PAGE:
Chlorate is formed as a by-product when using chlorine, chlorine dioxide or hypochlorite for the disinfection of drinking water, water for food production and surfaces coming into contact with food.
Such disinfection is considered to be an essential tool in the armoury for maintaining a high standard of food safety and providing risk mitigation. The risk of microbiological contamination in processed foodstuff has been highlighted during a recent outbreak of e-coli in Cheese. Chlorate residues (unlike pesticide residues) typically arise post-harvest through food processing and local contamination. Recent reports have highlighted that residues of chlorate are finding their way onto our foods through the use of biocides to wash down and disinfect surfaces and food processing equipment coming into contact with food. The risk of chlorate residues and the risk of microbiological contamination have resulted in an increased and conflicting pressure on food industry to manage these risks.
Chlorate has in the past been treated as a pesticide residue rather than a food contaminant and there is now mounting pressure from industry to make this distinction. Due to the rising health risks that chlorate posed to public safety in the food chain and the wider environment, chlorate was banned during 2010 from being used as a weed killer and herbicide to remove unwanted vegetation from public places. Well documented evidence has proven that chlorate reversibly inhibits the absorption of iodide in the thyroid. With particular focus on vulnerable groups such as children, pregnant women or people, chlorate digestion at high doses can affect thyroid dysfunction or iodine deficiency as well as the potential to also damage red blood cells such as the formation of methaemoglobin and hemolysis. So currently the default Maximum Residue Level (MRL) that applies to all plant protection products where no other maximum level has been set is 0.01 milligram per kilogram and this includes chlorate. There are on-going discussions at EU aimed at setting more realistic MRLs.
|apples & pears||IC-MS/MS||10 working days|
|strawberries, raspberries, blackcurrants, gooseberries and grapes||IC-MS/MS||10 working days|
|oranges, lemons, limes, melons and watermelons||IC-MS/MS||10 working days|
|beetroot, carrot, parsnip, potato and swede||IC-MS/MS||10 working days|
|broad beans, peas, courgettes and cucumber||IC-MS/MS||10 working days|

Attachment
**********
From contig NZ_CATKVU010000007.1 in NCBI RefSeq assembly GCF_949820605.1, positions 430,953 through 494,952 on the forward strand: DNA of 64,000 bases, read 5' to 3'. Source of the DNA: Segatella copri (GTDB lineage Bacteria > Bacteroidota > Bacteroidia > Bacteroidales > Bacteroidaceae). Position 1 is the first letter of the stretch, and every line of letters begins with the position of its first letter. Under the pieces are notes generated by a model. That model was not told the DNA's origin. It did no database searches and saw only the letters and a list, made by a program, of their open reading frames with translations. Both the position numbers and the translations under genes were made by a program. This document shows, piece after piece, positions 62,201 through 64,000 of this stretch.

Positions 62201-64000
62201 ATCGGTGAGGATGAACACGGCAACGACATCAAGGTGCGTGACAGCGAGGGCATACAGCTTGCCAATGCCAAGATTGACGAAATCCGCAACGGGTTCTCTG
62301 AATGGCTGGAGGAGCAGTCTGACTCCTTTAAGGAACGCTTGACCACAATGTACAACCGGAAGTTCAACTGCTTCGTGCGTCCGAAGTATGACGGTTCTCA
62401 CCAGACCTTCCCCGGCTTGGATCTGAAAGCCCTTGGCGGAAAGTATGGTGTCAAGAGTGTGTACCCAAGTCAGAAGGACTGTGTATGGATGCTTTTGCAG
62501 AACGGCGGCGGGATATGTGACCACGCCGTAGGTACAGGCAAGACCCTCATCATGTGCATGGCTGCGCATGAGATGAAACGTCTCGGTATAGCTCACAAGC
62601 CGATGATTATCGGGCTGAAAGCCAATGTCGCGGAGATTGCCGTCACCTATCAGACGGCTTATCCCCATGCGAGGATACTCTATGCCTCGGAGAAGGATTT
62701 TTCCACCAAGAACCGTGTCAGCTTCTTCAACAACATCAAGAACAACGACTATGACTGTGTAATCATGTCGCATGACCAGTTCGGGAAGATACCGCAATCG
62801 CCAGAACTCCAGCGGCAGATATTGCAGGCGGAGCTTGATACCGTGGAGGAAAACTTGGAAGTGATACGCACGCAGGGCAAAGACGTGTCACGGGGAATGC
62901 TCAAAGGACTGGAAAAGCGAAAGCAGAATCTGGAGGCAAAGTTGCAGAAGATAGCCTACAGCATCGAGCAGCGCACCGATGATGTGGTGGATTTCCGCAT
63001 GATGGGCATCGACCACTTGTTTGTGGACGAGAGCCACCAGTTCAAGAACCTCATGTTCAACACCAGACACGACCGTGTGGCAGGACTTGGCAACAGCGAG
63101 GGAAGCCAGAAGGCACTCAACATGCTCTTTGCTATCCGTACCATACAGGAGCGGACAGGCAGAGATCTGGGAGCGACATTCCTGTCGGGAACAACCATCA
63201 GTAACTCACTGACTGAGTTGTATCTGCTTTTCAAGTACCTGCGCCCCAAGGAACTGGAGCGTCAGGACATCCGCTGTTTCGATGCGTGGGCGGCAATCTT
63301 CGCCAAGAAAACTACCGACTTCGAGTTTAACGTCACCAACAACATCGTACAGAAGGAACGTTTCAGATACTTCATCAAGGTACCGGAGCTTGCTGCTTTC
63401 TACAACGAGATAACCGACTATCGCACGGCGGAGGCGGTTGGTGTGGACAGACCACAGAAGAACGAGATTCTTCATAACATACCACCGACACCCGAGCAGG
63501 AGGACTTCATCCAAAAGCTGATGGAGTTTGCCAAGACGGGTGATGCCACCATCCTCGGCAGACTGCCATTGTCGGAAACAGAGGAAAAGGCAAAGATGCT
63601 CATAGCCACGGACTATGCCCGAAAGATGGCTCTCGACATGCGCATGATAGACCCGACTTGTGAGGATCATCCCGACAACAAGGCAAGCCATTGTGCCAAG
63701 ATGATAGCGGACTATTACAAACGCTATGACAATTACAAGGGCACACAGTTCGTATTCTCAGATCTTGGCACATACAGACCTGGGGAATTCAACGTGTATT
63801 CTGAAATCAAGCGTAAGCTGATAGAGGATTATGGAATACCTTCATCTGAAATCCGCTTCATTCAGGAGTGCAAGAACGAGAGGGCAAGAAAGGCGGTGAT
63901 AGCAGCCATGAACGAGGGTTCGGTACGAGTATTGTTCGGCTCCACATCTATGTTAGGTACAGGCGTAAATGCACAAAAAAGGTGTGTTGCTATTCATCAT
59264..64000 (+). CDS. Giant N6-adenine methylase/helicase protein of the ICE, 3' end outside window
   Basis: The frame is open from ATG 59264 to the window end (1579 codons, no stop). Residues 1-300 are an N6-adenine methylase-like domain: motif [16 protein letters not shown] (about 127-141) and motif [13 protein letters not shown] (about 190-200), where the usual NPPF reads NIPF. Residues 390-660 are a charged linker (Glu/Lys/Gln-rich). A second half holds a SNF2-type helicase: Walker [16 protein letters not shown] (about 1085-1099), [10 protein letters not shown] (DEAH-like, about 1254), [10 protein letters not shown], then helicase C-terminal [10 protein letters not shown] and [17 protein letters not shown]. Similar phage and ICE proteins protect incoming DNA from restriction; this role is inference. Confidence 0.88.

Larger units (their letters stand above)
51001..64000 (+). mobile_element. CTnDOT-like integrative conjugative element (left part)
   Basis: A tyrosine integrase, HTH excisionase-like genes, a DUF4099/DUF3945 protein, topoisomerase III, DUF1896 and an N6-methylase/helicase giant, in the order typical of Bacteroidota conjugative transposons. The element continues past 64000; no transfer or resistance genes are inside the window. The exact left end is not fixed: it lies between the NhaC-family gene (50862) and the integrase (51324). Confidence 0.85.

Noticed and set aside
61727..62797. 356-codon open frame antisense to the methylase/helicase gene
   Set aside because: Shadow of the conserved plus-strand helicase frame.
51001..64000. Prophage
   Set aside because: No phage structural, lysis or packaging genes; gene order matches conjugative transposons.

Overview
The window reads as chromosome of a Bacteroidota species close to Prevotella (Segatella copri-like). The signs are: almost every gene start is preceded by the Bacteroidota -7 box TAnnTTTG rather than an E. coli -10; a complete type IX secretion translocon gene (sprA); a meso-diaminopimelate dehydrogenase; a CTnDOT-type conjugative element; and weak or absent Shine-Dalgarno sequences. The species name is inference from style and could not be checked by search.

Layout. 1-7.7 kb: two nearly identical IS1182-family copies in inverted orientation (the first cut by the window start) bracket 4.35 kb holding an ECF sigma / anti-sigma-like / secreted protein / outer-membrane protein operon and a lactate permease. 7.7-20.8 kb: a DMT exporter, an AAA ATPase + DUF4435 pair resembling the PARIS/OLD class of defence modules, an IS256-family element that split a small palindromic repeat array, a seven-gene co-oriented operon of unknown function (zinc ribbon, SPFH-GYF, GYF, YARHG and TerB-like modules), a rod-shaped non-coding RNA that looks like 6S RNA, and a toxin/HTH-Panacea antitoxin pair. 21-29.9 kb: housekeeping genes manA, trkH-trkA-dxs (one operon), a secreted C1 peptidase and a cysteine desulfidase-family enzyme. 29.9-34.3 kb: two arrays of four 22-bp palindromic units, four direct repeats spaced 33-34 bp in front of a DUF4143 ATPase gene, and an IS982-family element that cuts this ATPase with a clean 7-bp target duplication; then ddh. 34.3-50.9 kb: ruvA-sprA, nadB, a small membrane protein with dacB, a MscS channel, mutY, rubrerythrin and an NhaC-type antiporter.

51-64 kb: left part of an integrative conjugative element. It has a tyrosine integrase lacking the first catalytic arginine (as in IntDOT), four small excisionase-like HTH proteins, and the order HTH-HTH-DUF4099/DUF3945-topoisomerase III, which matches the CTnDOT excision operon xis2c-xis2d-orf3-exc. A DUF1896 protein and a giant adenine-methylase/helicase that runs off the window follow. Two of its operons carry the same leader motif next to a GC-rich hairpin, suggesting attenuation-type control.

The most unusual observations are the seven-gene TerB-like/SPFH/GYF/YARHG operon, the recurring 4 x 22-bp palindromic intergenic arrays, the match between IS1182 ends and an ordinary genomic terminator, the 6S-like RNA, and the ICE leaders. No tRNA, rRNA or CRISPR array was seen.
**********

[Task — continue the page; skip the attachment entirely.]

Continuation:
|broccoli, brussel sprouts, cauliflower and cabbage||IC-MS/MS||10 working days|
|fresh herbs and celery||IC-MS/MS||10 working days|
|milk (on-farm and retail)||IC-MS/MS||10 working days|
|infant food||IC-MS/MS||10 working days|
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Consultancy - if you have questions about chlorate or perchlorate analytical development, market acceptance, the regulatory environment, sometimes it requires another experienced person or team to help pull things together and move them ahead. Fera's consultancy service is made up of senior scientists who have broad and deep experience in the food & chemical industries that we can bring to bear on your research project which goes beyond analysis and scientific expertise.
A limited number of foods have been tested for chlorate for the first time in 2016, to provide evidence that it is necessary to review the existing default MRL in order to take account of non-pesticide sources. The pesticide sodium chlorate is a residual broad action weed killer, which is not authorised for use in the EU. Far more likely sources in food are from chlorine-based treatments of drinking and irrigation water as well as chlorine-based surface disinfectants, which are widely used to ensure microbiological safety. This reports highlights with HSE and the FSA that the current MRL needs to take account of these often essential and unavoidable sources.Pesticide Residues Monitoring Programme for Quarter 1 2016
PRiF provides independent advice to the government on the monitoring of pesticide residues in food working closely with the Chemicals Regulation Directorate and the Food Standards Agency, to provide independent advice to the Health and Safety Executive and the Food Standards Agency (FSA), and UK Ministers.
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